Suppression of Soviet writers prompts retaliation by US publishers
To Vasilly Aksyonov, exiled Russian author, the Moscow Book Fair was like an oasis in the desert - one with water that frequently turned bitter. Since its inception in 1977, the Moscow Book Fair has been the subject of intense controversy over who was allowed to attend and which books could be displayed. Some attendants have reported harassment by the KGB, the Soviet secret police. But it had been greeted with great enthusiasm by Western publishers and those members of the Soviet intelligensia who could get in.
This year most of the some 60 American publishers who have regularly attended the fair have decided to stay away in protest of the treatment of writers in the Soviet Union, over 100 of whom are either in prison or forced exile. The publishers will announce their plans next Wednesday.
Mr. Aksyonov has mixed emotions about their decision.
''They were a great source of information for the Russian public,'' Aksyonov, interviewed by telephone from Washington, D.C., recalls of the first two fairs. They gave Soviet writers and intellectuals ''their only access to the Western book world.''
The fairs also gave the Soviet government a propaganda forum of enormous proportions, he adds, charging that this aspect was a bitter pill for repressed Soviet writers.
Despite this fact, a number of Soviet emigre writers support the decision of American publishers to stay away. They say the history of the event speaks for itself.
The first book fair in 1977 had been greeted with great excitement by American publishers, who saw it as a chance to tap an untouched market, and to reach a society thirsting for the free flow of information, especially Soviet authors themselves.
At the second book fair, a group of American publishers threw a party for 50 Soviet authors in a public restaurant. ''The place was mobbed by KGB,'' notes Jeri Laber of the International Freedom to Publish Committee of the Association of American Publishers. ''And two years later, when the time came for the next book fair, most of those who attended were either in exile or imprisoned. ''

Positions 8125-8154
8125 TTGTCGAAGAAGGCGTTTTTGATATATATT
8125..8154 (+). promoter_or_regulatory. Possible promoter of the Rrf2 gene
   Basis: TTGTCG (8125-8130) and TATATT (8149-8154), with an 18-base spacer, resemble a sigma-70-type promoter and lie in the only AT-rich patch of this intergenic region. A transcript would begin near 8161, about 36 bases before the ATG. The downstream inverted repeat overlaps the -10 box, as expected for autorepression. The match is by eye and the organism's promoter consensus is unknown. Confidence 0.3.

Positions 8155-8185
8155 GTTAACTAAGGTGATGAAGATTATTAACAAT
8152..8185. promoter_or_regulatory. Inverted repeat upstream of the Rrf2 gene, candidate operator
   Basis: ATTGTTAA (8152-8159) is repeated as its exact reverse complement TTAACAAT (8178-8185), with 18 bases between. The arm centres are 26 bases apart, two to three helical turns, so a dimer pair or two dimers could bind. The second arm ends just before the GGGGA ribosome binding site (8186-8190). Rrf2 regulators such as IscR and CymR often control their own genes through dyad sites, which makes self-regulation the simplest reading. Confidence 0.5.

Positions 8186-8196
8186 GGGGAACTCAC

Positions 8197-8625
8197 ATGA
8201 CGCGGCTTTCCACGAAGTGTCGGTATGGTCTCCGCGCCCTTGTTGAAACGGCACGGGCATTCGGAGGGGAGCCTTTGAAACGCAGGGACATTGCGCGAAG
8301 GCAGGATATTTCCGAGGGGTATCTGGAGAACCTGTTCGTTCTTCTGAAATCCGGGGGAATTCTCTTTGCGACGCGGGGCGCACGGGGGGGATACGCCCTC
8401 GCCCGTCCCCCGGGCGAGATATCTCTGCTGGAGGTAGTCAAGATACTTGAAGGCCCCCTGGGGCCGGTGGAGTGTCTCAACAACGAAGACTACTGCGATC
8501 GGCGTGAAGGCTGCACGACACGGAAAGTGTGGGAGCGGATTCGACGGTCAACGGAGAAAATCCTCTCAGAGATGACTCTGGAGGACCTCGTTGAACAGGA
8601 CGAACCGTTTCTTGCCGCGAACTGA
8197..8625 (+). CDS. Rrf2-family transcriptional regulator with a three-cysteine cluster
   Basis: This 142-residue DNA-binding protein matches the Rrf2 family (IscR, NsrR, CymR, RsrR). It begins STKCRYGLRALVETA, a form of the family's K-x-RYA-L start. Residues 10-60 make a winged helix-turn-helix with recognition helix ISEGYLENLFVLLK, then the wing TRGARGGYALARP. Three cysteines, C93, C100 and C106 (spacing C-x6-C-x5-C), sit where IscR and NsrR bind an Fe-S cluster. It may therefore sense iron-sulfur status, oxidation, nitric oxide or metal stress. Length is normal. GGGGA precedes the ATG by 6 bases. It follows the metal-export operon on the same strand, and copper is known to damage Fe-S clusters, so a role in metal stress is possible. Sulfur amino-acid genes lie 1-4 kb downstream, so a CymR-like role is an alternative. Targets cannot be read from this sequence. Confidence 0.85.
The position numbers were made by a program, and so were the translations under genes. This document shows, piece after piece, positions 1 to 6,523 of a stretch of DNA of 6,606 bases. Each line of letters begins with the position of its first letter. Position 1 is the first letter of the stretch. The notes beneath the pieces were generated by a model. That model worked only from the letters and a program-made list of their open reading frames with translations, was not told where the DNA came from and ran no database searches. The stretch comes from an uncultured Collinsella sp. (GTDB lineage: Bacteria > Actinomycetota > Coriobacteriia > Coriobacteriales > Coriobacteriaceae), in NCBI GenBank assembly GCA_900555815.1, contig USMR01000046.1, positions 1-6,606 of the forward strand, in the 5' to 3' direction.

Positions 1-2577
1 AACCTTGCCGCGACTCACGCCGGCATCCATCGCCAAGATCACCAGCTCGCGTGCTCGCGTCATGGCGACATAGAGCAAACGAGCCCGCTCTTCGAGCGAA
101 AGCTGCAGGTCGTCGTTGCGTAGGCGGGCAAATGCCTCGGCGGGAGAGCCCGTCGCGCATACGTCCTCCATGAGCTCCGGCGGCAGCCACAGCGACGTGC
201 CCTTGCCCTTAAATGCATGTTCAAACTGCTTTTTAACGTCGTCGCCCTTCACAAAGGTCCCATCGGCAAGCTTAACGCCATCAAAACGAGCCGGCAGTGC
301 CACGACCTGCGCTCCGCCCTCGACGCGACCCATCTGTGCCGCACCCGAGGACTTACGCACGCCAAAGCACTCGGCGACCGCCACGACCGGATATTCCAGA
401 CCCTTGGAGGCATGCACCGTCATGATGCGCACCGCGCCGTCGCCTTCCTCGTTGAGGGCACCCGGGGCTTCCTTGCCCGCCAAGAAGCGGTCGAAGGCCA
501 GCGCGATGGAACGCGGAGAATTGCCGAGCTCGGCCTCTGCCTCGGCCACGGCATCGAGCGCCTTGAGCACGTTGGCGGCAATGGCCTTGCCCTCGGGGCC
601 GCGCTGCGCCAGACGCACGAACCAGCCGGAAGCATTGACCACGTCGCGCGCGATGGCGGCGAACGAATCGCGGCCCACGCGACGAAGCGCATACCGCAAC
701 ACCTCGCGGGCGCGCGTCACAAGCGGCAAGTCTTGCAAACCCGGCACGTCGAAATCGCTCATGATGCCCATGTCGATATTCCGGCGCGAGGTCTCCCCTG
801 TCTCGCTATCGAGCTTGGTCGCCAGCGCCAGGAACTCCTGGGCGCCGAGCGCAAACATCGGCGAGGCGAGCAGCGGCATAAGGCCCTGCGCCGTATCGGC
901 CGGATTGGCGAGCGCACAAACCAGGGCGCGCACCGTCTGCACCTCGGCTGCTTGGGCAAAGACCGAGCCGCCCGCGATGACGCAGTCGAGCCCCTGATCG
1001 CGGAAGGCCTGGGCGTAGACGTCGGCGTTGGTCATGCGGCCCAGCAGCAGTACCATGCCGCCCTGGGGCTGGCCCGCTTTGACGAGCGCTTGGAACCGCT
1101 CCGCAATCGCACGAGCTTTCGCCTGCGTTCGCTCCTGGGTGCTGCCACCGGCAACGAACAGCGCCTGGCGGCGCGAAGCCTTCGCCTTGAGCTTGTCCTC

By that time, things had become increasingly acrimonious. Western publishers were angry that writers they had published were in prison. Meanwhile, Soviet officials began making things difficult for the publishers, suddenly revoking the visa of Random House chief executive Robert L. Bernstein.
It was Mr. Bernstein, in his role as chairman of the private Fund for Free Expression, and John Macrae III of Holt, Rinehart & Winston, chairman of the AAP's Freedom to Publish Committee, who signed the letter to the press saying that most US publishers had decided to stay away.
Not everyone in the AAP agrees with the decision.
''The Soviets are not the easiest people in the world to deal with,'' says Stan Kendrick, president of Prentice-Hall International, which will attend the fair. ''But we believe the thing to do is to keep the lines of communication open.''
Prentice-Hall does a largely scientific and technical trade with the USSR, as do most publishers who have decided to go this year. It is the publishers of fiction and political and philosophical nonfiction who have most sharply felt the rub of Soviet censorship, and who are responding with a boycott.
Some publishers who are staying away say they are doing so because they felt they got little out of the previous fairs anyway. But others feel uncomfortable with the idea of a boycott.
''It's a very tricky issue,'' acknowledges Mr. Macrae. ''The sort of position we are taking is one I've got a lot of problems with,'' he says, adding that he has always supported efforts to foster communication between the two countries.
''But in the last couple of years the Soviet Union has gotten tougher and tougher on writers there. . . . If they are silenced, can we go on displaying our books, pretending that there is freedom to publish there - even while writers on our lists are exiled or imprisoned?''
But Soviet emigre writers say the move will have little effect on Soviet policy.
''It will not change anything,'' says Sergei Dovlatov, speaking through his daughter as an interpreter, in a telephone interview. ''They don't care about their image. They made the head of the KGB the head of the government. That should tell you what they think about world opinion.''
Mr. Dovlatov and other writers agree, however, that ''it is important to show your principles, even if Soviet authorities ignore your actions.''
When informed by this reporter of the publishers' decision, Vladimir Mikoyan, press officer for the Soviets' cultural attache in Washington, responded with apparent disgust, ''This is an absolutely futile attempt to block the information flow.'' He labeled the move ''a disservice to common sense,'' adding , ''We reserve the right to choose what to publish and what not to.''
The results of the boycott, therefore, remain uncertain. Most observers feel it will darken the prestigious image the Soviets hope to gain from the event.
''I can understand the publishers' feelings,'' Aksyonov muses. ''Those who feel insulted should stay away. but those who are in a position to bring something useful, something enlightening, to Moscow, should come.''